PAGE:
Under the Factories Act, 1948, read with Madhya Pradesh Factories Rules, 1962, a licence for a factory will now be valid for 10 years rather than one year. All applications will be accepted online, and so will the registration. Working hours have been increased during the COVID19 period, and overtime hours have been increased to 72 under the Payment of Wage Act and Minimum Wages Act, 1948, read with The Madhya Pradesh Payment of Wages Rules, 1962. For a new licence under the Contract Labour (Regulations and Abolition) Act, 1970, read with The Contract Labour (Regulation and Abolition) (Madhya Pradesh) Rules, 1973, the licence will be valid for the entire duration of the project and will not need an annual renewal.

Shops reforms

Under the Madhya Pradesh Shops and Establishments Act, 1958 the time for shops to be open has been increased. They can now open at 6 am and remain open till midnight. This will bring convenience to shoppers and give flexibility to shopkeepers. To call this a reform is a bit excessive. These are executive decisions in tune with a 21st century India, where ‘night life’ is lighting up, one city after another. Besides, not all shopkeepers need to stay open and the decision is left to them.

Returns reforms

Chouhan has reduced the number of returns to be filed under the Madhya Pradesh Factories Rules, 1962. From 61 registers and 13 returns, an entrepreneur will need to have just one register and file one return. Further, self-certification will be adequate for the filing of the return. Where necessary, he has allowed third party inspection by agencies empanelled by the state’s labour department.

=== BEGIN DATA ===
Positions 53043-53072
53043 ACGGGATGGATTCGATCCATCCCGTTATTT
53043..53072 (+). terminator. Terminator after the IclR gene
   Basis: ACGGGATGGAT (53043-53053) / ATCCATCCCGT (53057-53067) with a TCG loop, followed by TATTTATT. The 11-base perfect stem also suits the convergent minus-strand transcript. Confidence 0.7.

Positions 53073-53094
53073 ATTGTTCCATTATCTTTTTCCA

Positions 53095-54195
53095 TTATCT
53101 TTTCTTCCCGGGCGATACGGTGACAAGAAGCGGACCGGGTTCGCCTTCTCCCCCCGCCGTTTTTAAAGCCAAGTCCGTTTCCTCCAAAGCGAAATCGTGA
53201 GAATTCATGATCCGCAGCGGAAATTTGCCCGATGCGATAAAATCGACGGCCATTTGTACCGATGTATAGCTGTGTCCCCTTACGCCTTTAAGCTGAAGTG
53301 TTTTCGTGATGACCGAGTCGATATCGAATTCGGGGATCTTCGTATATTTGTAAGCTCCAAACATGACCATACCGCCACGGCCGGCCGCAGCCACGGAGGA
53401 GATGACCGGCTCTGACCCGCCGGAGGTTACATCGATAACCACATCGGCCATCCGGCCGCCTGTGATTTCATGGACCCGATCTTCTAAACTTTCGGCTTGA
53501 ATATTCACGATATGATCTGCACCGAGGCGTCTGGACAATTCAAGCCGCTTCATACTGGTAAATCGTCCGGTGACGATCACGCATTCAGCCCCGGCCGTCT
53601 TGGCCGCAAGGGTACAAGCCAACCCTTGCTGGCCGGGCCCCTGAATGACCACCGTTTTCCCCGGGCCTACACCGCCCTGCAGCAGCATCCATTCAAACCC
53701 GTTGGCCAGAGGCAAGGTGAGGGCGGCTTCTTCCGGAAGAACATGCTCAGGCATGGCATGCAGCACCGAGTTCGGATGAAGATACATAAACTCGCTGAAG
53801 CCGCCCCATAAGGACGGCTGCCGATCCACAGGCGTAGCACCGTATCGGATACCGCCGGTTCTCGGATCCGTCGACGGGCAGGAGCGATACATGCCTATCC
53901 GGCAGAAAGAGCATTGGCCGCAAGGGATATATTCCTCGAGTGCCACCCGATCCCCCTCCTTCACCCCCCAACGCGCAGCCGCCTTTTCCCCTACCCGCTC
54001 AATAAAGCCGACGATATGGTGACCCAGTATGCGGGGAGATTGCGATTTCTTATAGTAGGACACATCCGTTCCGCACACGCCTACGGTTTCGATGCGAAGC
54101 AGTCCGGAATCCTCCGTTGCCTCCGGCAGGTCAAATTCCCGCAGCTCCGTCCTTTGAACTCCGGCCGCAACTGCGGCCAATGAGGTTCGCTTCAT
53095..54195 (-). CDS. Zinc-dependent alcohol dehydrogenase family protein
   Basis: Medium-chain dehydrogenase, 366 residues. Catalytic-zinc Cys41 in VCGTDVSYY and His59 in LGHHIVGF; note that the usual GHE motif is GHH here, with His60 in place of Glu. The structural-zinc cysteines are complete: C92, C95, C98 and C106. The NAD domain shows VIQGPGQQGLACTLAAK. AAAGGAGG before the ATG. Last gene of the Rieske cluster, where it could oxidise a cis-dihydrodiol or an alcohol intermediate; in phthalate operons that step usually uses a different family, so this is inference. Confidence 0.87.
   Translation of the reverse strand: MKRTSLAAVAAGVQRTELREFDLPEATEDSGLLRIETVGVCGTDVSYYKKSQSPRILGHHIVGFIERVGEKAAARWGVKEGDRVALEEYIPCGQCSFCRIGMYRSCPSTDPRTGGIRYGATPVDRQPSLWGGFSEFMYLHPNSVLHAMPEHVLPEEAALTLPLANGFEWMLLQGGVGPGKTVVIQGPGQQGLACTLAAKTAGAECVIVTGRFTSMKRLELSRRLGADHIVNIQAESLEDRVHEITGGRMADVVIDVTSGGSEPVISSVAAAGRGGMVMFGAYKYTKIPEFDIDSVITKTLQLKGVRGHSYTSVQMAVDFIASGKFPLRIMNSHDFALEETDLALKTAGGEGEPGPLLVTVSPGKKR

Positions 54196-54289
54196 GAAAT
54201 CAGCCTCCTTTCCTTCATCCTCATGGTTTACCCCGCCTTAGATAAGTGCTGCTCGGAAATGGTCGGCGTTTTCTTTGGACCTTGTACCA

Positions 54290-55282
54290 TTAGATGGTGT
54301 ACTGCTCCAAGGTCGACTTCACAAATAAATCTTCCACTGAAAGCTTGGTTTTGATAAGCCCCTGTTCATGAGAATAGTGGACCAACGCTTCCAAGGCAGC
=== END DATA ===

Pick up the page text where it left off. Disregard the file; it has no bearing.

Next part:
Labour reforms

Factories employing less than 50 employees will not be inspected. Under the Contract Labour (Regulation and Abolition) (Madhya Pradesh) Rules, 1973, the threshold number of labourers has been increased to 50 from 20. Routine inspections are history and will be required only after permission from the Labour Commissioner or based on complaints. The threshold under the Madhya Pradesh Industrial Relation Act, 1960, is proposed to be increased from 100 to 300 employees. Chouhan also mentioned a dispute resolution mechanism without approaching courts. How that will play out remains to be seen.


There are two areas where Chouhan needs to pay attention before the reforms he has initiated turn into economic activity. These include ending the raj of some hidden inspectors and reaching out to a wider network of entrepreneurs by speaking to them in a language that’s more in tune with business.

Siege of Inspectors

But starting a factory is not the end; it is only the beginning. Once a company comes under the Factories Act, 1948, it needs to comply with a number of regulations, maintain records for adequate ventilation and temperature management (it needs to record temperature four times per day), maintain adequate lighting, manage cleanliness, provide for drinking water facilities, urinals. In addition, it needs to maintain a register of water sealed gas holders, humidity register, record of lime washing, record of examination of pressure vessel, certificate of stability, record of eye examination, register of child workers. These are an indicative sample and not the complete list. Several points here are important, but not all. The latter need to end.